Mothers Leading Science program expands to University of Pittsburgh
Mothers Leading Science was recently adopted by the University of Pittsburgh, making it the first institution outside the University of Minnesota to implement the program as a sister site.
Established by the Clinical and Translational Science Institute at the University of Minnesota in 2018, Mothers Leading Science is a yearlong career development program for research-intensive faculty in the health sciences who are raising young children.
The program addresses the challenges faced by women in academic health sciences research through dedicated programming and facilitation, networking, annual retreats, peer support and connection, and resilience and leadership training.
“Mothers Leading Science started with a group of six early-career female faculty getting together for informal coffee meetings to discuss common challenges they experience as researcher-moms and then they asked me to help support them with some programing and facilitation,” says Michelle Lamere, MPA, ACC, assistant director of the UMN CTSA's education and training programs. “It became so popular that it blossomed into a full-fledged formal program focused on empowerment and embracing their identities as women, mothers, and scientists.”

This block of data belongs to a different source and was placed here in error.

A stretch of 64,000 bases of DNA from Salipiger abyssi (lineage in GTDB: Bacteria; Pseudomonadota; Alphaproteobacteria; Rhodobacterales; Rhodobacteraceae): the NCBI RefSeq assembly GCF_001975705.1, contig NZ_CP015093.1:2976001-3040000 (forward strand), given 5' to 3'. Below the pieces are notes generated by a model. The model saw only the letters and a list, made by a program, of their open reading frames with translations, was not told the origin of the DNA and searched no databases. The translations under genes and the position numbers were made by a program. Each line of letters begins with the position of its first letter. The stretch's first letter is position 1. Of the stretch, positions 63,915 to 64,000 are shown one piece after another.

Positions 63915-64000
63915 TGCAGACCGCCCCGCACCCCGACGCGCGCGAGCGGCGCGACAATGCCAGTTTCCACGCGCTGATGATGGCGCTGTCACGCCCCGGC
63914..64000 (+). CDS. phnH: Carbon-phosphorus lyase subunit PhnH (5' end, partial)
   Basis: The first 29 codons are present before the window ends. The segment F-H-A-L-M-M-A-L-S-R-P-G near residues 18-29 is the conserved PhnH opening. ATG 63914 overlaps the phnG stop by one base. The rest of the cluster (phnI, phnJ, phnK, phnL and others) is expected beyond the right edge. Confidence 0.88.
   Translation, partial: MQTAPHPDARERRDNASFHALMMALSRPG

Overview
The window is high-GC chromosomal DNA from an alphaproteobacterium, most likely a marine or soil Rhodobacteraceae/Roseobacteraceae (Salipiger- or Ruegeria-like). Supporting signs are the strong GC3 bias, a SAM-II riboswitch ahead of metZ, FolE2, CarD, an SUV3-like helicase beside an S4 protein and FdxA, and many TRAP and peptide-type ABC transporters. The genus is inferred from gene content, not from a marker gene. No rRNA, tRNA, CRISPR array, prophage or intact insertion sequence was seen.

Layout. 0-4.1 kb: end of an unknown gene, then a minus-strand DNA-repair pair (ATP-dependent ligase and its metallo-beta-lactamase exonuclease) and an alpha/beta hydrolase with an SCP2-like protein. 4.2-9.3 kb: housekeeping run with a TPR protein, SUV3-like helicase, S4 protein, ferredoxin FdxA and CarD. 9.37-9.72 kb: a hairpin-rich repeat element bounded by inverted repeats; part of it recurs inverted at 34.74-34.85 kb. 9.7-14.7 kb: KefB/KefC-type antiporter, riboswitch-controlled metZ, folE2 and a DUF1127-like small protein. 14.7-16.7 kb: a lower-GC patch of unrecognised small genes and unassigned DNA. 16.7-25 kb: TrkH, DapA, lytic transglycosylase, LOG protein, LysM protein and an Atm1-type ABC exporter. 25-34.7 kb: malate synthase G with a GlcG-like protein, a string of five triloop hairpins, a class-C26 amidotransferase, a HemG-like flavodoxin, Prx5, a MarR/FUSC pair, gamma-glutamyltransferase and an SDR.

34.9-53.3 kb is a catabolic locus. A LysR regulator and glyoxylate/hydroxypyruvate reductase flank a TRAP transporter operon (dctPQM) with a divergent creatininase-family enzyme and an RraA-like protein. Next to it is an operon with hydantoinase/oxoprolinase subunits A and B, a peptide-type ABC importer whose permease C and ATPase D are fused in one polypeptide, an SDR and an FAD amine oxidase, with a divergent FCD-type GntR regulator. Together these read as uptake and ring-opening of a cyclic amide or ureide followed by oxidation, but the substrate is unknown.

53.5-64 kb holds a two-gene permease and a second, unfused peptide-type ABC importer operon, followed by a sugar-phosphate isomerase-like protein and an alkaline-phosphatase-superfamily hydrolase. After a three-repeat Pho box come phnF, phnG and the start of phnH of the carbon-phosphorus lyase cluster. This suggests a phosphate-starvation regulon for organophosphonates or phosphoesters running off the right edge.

“Over the years, it’s helped researcher-moms become more confident leaders and parents, align their career paths with personal values, and rekindle their passion for research. This program has played an important role in retaining these highly skilled scientists in academic medical research.”
Its success has attracted national interest.
Sharing best practices nationally
At Pitt’s Clinical and Translational Science Institute, Assistant Professor Amery Treble-Barna, PhD, was looking for a way to support fellow researcher-moms and became excited about the University of Minnesota’s program.
“[...]We decided to collaborate and create a sister site at Pitt,” Dr. Treble-Barna explained in a Pitt story. Pitt’s program kicked off earlier this month.
“Our University of Minnesota researcher-moms are thriving, and we’re excited that the program is now supporting their Pitt peers too,” says Lamere.
Other CTSA institutions across the country are also engaging in discussions with the University of Minnesota CTSI about adopting Mothers Leading Science.